Taking over the gallery’s two exhibition spaces in New York, James Cohan Gallery is currently presenting a group exhibition to kick off a year charged by harsh political rhetoric and an ongoing government shutdown over the future of the United States’s Southern Border. The show, fittingly titled ‘Borders,’ offers a meditation on the political, ideological and formal concepts of border lines, walls, national identities and its attendant concepts of state power, sovereignty and national identity.
In the world of art, the liminal site is an essential aspect of construction and coherence of the modern art object. Borders visually define space; utilizing form, color, and line to separate, delineate and frame fields of visual perception. In painting, formal borders call attention to the work’s nature both as an image and an object, and provide compositional structure. In sculpture and installation-based work, borders act to define and destabilize the relationship of the object in space, and negotiate the engagement between the viewer and the work of art. Yet their political underpinnings are equally relevant in the modern sphere of socio-political discourse as well, and accordingly offer fertile ground for contemporary comment. They define both belonging and otherness. In the face of rising nationalism and the growing global refugee crisis, borders across the world are tightening and also unraveling. This exhibition will seek to create a framework and a dialogue about borders as both places of productive exchange and barriers of exclusion.
At the gallery’s 26th Street location, one will encounter a body of physical works, each challenging the notions of physical space, identity, and the demarcations of space that ultimately both inform and critique these same concepts. Outside the space, artist Byron Kim’s ‘Sky Blue Flag,’ which formerly flew ca a few meters from the Korean Demilitarized Zone checkpoint, questions physical and political borders at a site where division is most evident. Using the language of abstract painting, Kim confuses subject and ground, conflating the relationship between a flat image and real space. Inside, one can consider works like Dread Scott’s ‘Imagine a World Without America,; calling the viewer to participate in the titular thought experiment and contemplate that absence. The painting de-centers the United States of America from the middle of the map that most Americans are familiar with, utilizing the language of cartography to encourage the exploration of social questions. There are no true physical borders, he seems to say.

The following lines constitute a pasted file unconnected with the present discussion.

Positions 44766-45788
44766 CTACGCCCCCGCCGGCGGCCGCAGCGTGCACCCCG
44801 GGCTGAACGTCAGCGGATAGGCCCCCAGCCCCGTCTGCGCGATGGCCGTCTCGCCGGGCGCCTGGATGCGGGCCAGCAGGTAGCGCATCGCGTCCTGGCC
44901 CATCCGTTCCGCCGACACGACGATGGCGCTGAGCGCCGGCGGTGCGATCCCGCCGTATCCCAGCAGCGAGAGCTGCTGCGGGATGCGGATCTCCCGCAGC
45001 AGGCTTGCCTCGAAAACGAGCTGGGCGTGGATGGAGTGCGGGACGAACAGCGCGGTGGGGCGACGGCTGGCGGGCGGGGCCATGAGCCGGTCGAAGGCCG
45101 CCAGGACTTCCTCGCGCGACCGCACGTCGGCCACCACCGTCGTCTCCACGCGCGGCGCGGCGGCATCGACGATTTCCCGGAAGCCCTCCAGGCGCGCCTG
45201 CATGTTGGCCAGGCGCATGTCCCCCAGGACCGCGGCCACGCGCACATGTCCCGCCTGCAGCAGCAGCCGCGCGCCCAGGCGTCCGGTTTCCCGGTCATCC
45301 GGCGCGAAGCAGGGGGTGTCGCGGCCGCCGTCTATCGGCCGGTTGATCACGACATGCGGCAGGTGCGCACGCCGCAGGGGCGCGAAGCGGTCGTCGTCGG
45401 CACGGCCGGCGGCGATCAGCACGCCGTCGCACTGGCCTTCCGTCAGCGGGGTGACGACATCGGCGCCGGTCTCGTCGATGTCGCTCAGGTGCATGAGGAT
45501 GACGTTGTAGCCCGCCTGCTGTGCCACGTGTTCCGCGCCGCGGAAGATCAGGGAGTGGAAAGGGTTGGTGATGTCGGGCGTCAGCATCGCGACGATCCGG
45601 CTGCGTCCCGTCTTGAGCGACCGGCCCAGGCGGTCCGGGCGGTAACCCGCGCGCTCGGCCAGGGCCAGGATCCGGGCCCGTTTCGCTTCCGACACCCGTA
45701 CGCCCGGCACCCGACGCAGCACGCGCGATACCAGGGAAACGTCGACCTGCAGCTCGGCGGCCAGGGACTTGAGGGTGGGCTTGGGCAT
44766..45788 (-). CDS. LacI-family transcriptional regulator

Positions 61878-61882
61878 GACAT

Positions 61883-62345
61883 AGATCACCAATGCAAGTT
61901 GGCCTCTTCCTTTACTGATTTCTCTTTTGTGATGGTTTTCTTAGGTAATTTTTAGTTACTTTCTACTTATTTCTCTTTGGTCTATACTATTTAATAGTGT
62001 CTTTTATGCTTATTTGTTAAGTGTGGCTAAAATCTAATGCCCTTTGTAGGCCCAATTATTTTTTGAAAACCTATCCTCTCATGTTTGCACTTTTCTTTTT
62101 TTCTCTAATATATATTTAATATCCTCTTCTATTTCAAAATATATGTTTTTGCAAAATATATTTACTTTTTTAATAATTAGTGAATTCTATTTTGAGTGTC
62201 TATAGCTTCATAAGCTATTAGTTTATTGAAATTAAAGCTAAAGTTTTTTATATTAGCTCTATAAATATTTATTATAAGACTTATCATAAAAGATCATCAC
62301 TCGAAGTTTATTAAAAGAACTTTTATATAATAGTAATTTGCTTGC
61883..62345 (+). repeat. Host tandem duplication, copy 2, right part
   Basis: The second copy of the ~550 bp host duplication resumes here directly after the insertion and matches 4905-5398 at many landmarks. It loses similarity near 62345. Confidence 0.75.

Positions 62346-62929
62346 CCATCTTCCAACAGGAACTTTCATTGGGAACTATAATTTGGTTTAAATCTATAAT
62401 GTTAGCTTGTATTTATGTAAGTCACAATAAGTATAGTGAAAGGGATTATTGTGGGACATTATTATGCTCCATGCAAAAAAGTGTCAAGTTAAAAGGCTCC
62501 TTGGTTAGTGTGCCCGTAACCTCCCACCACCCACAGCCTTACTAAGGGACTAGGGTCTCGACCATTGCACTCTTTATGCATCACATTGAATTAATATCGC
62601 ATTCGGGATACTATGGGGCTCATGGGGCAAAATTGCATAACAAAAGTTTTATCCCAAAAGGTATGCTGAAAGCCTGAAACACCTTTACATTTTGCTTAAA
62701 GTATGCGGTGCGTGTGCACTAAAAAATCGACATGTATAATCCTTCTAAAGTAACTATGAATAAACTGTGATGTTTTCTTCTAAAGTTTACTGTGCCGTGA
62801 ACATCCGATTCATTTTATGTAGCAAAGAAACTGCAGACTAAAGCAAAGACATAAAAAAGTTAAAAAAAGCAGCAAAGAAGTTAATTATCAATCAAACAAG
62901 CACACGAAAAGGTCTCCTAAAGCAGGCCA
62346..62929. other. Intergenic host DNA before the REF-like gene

The viewer is also confronted by art Jorge Méndez Blake’s imposing brick wall whose structure is disrupted by the insertion of a book at its base. The work, dividing the gallery in half and accenting a copy of Kafka’s unfinished novel ‘The Man who Disappeared’ (published posthumously as ‘Amerika’), reflects the plot of a young man who navigates the travails of life in New York as an immigrant from Europe, the weight of the wall upon the book operating as a physical metaphor of the book’s motifs. At the gallery’s Grand Street location, one can view a rotating series of screenings of video works by XU ZHEN®️, Hiraki Sawa and Edgardo Aragòn that explore geographic boundary lines and blur lines between fiction and reality. XU ZHEN®️’s 18 Days is a 2006 faux documentary in which the artist “invades” Myanmar, Mongolia and Russia using remote-control operated toy weapons, while Hiraki Sawa’s black and white video Dwelling, 2002, depicts digitally-inserted, miniature passenger airplanes that fly slowly around the artist’s nondescript apartment and probes the permeable borders between childlike fantasy and the mundane.
In each work, the concept of the line, of the limit, is always a resonant element, interrogating the artist’s role in both constructing arbitrary limits within their work, or using it to reformat and reframe the idea of the space outside. In each of these pieces, their works manage to twist that question into the framework of resonant political moment.
The show closes February 23rd.
— D. Creahan
Borders [James Cohan]